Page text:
Mariana Nesnidalova is the head of L Hainz, a family business that was founded in 1836, which has carved out a niche in the production and manufacture of mechanical tower clocks for town halls, churches and monuments. The company also repairs and maintains the intricate timepieces.
Hainz, which was appropriated by the communist regime that ruled the former Czechoslovakia for four decades and imprisoned her great-grandfather, grandfather and great-uncle, was returned in the 1990s to the heirs of its former owners.
Today, it produces large mechanical clocks using a unique technology that is entirely its own and dates back to the second half of the 19th century. Hainz manufactures fewer than six units each year.
One of its current projects is the maintenance of Prague’s Astronomical Clock, or “Orloj”. Built four centuries before Hainz was founded, the clock is close to the famous Charles Bridge, the city’s most visited tourist attraction.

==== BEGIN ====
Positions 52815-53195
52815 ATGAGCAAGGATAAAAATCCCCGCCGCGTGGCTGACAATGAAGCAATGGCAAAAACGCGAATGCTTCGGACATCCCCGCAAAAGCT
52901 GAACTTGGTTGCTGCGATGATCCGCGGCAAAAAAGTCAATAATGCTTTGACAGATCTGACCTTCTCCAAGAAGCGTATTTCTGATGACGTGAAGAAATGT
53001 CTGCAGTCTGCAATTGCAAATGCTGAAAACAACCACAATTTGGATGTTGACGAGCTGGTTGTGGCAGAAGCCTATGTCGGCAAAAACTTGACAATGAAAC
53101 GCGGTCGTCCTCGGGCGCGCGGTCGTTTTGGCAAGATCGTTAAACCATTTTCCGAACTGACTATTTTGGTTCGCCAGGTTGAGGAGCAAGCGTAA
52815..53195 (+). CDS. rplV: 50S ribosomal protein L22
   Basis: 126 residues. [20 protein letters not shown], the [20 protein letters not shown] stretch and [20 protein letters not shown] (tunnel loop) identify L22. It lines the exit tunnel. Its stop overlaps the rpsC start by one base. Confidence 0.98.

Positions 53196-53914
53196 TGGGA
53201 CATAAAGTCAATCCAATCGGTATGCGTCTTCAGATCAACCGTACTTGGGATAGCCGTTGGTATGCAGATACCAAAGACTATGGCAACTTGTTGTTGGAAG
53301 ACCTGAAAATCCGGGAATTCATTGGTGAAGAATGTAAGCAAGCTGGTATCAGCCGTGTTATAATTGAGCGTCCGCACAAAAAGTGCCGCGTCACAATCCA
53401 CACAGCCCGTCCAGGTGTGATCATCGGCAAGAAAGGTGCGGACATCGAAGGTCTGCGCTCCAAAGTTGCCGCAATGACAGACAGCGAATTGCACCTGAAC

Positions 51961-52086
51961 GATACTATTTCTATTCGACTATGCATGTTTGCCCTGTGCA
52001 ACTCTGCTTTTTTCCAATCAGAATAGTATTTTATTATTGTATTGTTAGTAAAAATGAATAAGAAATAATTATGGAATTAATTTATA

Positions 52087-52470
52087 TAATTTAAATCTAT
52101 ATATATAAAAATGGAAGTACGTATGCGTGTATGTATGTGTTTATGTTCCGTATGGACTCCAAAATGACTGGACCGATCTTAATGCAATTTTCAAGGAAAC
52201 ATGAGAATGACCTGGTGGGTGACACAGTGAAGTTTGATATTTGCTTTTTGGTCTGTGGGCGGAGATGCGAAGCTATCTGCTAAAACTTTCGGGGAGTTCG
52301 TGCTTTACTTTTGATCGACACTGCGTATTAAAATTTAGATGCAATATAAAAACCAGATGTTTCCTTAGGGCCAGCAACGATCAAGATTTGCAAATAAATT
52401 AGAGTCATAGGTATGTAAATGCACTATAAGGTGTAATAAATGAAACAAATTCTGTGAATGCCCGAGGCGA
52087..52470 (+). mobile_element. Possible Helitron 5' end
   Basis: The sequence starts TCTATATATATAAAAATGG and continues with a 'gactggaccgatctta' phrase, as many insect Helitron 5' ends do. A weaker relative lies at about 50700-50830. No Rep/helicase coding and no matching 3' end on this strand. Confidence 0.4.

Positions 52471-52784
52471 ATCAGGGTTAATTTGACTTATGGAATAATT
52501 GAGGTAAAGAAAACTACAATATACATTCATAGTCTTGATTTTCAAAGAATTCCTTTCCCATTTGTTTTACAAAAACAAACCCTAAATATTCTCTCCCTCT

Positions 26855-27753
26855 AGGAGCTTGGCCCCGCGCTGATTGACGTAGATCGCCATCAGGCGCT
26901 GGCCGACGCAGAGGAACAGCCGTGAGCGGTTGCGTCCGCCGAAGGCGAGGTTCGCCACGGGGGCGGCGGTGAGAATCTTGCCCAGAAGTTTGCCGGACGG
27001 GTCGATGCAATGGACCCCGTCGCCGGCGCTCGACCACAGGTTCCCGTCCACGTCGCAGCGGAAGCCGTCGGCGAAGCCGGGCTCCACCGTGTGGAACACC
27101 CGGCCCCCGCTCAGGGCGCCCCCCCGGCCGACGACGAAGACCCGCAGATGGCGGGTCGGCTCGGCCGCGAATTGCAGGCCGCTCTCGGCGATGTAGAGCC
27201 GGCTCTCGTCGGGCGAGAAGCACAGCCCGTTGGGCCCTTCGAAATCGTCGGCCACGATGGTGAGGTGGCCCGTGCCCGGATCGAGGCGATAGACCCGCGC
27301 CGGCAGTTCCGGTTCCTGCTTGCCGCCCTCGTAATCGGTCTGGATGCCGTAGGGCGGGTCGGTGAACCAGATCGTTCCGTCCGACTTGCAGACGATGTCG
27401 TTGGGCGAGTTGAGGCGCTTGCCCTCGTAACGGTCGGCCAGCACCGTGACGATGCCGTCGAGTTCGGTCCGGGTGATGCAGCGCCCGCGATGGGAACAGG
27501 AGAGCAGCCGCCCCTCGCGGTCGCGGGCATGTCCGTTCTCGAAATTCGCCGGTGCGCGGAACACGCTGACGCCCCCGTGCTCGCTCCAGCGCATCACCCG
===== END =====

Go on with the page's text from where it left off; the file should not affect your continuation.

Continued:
Every hour, crowds gather to listen to the bell being rung by the figure of Death. Above the clock, the 12 apostles appear. Nesnidalova is very aware of the responsibility Hainz has in making sure the clock works properly so that day after day, admirers can continue to be fascinated by the elaborate figures, panels and dials.
Her years at Hainz have imbued her with the weight of history that the city’s clocks represent, and her enthusiasm and pride in her work have not waned with time.
The company, whose manager and four craftsmen look after some 80 clock towers in the Czech capital, was the leading maker of chronometers from the time of the former Austro-Hungarian Empire until the Second World War.
“It is an honour. Our family has been taking care of this sight for a long time,” Nesnidalova says.
This article was amended on 17 March 2021 to change a reference to the Czech Republic to ‘the former Czechoslovakia’.